The quantum world is full of strange phenomena – phenomena which our understanding of physics can’t make sense of. This is why the quantum word has its own set of rules called quantum mechanics. One such phenomenon, which Albert Einstein once called “spooky action at a distance” is quantum entanglement. Though it seems like something straight out of science fiction, entanglement is real and can even be observed.
However, 50 years ago, physicist John Bell suggested there must be an upper limit (or Bell’s inequality) to the degree to which measurements on each member of the pair of particles could be correlated – as every particle in the universe has its own definite measurable properties. Physicists have, however, observed correlations that exceed this upper limit, suggesting actual entanglement. Each of these tests have been subjected to “loopholes” that try to explain away these correlations.
Now, researchers from the MIT, the University of Vienna, and elsewhere are working to close one these loopholes. The freedom-of-choice loophole, which suggests that human factors — an experimenter’s lab setup, choice of particles to entangle, measurements they choose to focus on, etc. — end up highlighting certain variables that display quantum entanglement when they aren’t actually present.
“The real estate left over for the skeptics of quantum mechanics has shrunk considerably,” said researcher David Kaiser, the Germeshausen Professor of the History of Science and professor of physics at MIT. “We haven’t gotten rid of it, but we’ve shrunk it down by 16 orders of magnitude.” They published their findings in the journal Physical Review Letters.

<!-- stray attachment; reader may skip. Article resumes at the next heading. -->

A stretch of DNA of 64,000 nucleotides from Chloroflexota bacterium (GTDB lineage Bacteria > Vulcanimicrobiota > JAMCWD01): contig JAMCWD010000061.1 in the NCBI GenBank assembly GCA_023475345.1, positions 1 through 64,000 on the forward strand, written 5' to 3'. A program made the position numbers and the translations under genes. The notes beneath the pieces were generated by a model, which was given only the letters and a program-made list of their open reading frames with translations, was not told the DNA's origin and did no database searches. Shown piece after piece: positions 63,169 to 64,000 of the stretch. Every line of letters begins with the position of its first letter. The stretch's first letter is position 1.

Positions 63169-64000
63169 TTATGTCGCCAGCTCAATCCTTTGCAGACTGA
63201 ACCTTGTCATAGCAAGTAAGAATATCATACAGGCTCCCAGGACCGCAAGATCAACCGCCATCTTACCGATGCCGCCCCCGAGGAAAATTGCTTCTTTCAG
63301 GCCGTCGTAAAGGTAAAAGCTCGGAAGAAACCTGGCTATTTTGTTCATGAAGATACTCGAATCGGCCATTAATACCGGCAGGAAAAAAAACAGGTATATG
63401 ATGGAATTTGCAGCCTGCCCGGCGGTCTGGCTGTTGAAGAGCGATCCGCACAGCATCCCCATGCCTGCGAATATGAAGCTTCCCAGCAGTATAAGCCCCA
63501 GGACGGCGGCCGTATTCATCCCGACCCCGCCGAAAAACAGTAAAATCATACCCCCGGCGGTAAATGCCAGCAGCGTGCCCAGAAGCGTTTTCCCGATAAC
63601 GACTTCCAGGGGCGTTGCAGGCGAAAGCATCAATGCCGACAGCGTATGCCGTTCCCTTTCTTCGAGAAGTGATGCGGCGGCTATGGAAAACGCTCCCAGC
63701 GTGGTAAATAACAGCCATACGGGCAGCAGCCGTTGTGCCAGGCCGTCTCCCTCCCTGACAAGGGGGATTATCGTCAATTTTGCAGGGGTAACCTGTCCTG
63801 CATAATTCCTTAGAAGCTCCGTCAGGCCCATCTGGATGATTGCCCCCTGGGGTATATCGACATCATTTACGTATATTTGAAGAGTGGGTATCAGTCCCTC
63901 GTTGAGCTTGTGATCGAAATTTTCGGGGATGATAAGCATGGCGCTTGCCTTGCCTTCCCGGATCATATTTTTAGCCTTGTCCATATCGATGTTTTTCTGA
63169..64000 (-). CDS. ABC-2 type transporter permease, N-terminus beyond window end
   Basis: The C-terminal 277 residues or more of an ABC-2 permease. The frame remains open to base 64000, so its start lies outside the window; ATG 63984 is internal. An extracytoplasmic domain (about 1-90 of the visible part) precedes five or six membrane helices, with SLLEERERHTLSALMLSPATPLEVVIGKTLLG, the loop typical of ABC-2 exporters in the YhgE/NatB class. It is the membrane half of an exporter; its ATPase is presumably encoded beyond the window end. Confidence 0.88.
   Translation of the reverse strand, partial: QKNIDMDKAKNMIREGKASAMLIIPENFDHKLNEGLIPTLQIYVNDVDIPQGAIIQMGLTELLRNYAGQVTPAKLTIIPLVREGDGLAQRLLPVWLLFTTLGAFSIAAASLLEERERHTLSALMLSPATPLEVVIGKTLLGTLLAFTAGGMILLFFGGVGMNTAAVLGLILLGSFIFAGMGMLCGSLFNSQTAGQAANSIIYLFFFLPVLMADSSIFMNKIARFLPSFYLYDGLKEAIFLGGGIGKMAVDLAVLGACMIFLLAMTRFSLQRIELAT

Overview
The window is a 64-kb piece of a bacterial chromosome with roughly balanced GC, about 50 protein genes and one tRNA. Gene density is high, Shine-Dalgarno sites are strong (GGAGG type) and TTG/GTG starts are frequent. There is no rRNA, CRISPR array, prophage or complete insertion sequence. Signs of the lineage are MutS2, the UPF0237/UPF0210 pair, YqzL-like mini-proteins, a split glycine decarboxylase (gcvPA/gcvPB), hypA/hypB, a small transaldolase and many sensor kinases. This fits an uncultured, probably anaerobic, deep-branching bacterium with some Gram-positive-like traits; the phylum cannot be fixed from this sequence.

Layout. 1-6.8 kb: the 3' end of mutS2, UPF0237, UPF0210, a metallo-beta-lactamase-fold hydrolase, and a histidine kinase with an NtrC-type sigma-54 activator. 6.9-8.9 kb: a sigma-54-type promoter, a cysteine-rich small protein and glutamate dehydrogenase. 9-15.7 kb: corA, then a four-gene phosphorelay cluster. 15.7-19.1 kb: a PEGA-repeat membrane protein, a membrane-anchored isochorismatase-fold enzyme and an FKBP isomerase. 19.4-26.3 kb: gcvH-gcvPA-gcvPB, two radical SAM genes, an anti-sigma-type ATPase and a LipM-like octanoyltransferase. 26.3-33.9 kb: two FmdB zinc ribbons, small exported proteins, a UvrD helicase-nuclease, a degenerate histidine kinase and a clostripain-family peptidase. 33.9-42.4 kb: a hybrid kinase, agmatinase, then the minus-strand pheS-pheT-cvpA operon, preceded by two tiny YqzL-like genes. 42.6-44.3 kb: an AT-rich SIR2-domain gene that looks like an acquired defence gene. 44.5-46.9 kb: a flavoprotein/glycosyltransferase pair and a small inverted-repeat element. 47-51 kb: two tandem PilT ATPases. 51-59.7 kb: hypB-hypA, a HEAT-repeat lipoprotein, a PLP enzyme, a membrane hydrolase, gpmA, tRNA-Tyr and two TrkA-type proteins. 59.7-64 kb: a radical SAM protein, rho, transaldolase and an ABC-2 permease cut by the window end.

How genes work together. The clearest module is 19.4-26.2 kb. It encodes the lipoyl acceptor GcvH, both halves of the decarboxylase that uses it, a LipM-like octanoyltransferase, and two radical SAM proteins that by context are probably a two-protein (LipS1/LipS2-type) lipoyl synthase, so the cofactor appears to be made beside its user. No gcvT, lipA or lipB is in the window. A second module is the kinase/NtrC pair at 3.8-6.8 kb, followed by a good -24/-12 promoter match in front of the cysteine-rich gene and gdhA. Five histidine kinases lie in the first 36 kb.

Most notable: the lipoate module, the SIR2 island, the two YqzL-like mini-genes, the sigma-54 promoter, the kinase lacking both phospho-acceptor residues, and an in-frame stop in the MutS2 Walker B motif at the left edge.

To be as random as possible, the team decided to observe ancient photons from stars as “cosmic setting generators.” They focused on stars capable of sending enough photons to their direction – the closest of which was about 600 light years away. The team installed two sources at the University of Vienna and the Austrian Academy of Sciences to receive starlight and to produce entangled photons, which they then measured.
“We find answers consistent with quantum mechanics to an enormously strong degree, and enormously out of whack with an Einstein-like prediction,” Kaiser explained. “All previous experiments could have been subject to this weird loophole to account for the results microseconds before each experiment, versus our 600 years. So it’s a difference of a millionth of a second versus 600 years’ worth of seconds—16 orders of magnitude,” he added.
This experiment is an example of how improvements in technology help us to better observe the cosmos and understand how things work. One example of this technology is the Large Hadron Collider (LHC), the world’s largest particle accelerator that’s allowed us to understand much about the quantum world without resorting to observing stars all the time. As far as understanding quantum behavior is concerned, we need all the help we can get.